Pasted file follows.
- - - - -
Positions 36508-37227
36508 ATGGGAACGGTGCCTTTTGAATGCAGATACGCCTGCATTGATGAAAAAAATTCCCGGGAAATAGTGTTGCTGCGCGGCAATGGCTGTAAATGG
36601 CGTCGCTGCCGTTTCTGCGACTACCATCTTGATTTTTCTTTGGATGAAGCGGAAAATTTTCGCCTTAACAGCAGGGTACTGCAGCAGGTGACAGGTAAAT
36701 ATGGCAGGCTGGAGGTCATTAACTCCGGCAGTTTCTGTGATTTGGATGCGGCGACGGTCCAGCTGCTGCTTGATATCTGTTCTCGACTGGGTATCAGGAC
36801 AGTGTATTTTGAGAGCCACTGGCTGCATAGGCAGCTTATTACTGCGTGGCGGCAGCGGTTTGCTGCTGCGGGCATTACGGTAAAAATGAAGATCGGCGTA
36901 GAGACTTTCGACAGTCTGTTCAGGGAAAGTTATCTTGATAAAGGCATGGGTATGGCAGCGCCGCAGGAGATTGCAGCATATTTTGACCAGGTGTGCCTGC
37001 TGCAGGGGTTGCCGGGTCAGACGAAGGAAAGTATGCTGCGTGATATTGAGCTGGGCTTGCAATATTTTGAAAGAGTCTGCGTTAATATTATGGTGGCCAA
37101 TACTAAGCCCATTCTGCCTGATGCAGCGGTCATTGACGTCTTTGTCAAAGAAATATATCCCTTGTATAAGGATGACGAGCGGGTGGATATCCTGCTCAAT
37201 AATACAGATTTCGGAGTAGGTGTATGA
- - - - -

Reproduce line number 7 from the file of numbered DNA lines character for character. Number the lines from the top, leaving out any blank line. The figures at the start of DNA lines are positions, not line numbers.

37001 TGCAGGGGTTGCCGGGTCAGACGAAGGAAAGTATGCTGCGTGATATTGAGCTGGGCTTGCAATATTTTGAAAGAGTCTGCGTTAATATTATGGTGGCCAA